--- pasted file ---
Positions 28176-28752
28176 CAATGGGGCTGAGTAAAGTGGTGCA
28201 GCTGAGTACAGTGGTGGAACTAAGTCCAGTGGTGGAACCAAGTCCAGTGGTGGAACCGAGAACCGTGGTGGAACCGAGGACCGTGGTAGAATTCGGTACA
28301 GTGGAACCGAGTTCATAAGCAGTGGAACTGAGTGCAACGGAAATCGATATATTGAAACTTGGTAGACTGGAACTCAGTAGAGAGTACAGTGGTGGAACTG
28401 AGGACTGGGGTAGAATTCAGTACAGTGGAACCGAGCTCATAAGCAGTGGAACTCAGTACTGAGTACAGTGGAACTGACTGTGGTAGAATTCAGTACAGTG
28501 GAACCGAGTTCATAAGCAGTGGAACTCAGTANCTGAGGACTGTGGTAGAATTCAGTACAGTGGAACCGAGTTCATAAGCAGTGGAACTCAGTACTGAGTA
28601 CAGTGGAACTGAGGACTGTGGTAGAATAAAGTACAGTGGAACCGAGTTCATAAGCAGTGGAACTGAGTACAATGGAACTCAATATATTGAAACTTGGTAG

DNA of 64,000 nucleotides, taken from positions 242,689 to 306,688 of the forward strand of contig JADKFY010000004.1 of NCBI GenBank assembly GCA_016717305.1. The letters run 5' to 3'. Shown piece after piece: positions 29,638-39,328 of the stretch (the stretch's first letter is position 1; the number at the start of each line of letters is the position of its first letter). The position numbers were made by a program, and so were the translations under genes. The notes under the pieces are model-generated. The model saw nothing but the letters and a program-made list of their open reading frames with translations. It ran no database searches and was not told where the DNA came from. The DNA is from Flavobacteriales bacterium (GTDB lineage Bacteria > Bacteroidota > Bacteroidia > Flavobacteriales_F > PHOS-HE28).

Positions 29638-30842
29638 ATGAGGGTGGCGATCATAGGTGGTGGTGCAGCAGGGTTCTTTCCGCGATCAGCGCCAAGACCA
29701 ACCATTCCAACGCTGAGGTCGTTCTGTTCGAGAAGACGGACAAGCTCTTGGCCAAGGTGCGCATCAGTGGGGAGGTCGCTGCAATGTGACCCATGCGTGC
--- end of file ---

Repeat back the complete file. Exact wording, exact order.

Positions 28176-28752
28176 CAATGGGGCTGAGTAAAGTGGTGCA
28201 GCTGAGTACAGTGGTGGAACTAAGTCCAGTGGTGGAACCAAGTCCAGTGGTGGAACCGAGAACCGTGGTGGAACCGAGGACCGTGGTAGAATTCGGTACA
28301 GTGGAACCGAGTTCATAAGCAGTGGAACTGAGTGCAACGGAAATCGATATATTGAAACTTGGTAGACTGGAACTCAGTAGAGAGTACAGTGGTGGAACTG
28401 AGGACTGGGGTAGAATTCAGTACAGTGGAACCGAGCTCATAAGCAGTGGAACTCAGTACTGAGTACAGTGGAACTGACTGTGGTAGAATTCAGTACAGTG
28501 GAACCGAGTTCATAAGCAGTGGAACTCAGTANCTGAGGACTGTGGTAGAATTCAGTACAGTGGAACCGAGTTCATAAGCAGTGGAACTCAGTACTGAGTA
28601 CAGTGGAACTGAGGACTGTGGTAGAATAAAGTACAGTGGAACCGAGTTCATAAGCAGTGGAACTGAGTACAATGGAACTCAATATATTGAAACTTGGTAG

DNA of 64,000 nucleotides, taken from positions 242,689 to 306,688 of the forward strand of contig JADKFY010000004.1 of NCBI GenBank assembly GCA_016717305.1. The letters run 5' to 3'. Shown piece after piece: positions 29,638-39,328 of the stretch (the stretch's first letter is position 1; the number at the start of each line of letters is the position of its first letter). The position numbers were made by a program, and so were the translations under genes. The notes under the pieces are model-generated. The model saw nothing but the letters and a program-made list of their open reading frames with translations. It ran no database searches and was not told where the DNA came from. The DNA is from Flavobacteriales bacterium (GTDB lineage Bacteria > Bacteroidota > Bacteroidia > Flavobacteriales_F > PHOS-HE28).

Positions 29638-30842
29638 ATGAGGGTGGCGATCATAGGTGGTGGTGCAGCAGGGTTCTTTCCGCGATCAGCGCCAAGACCA
29701 ACCATTCCAACGCTGAGGTCGTTCTGTTCGAGAAGACGGACAAGCTCTTGGCCAAGGTGCGCATCAGTGGGGAGGTCGCTGCAATGTGACCCATGCGTGC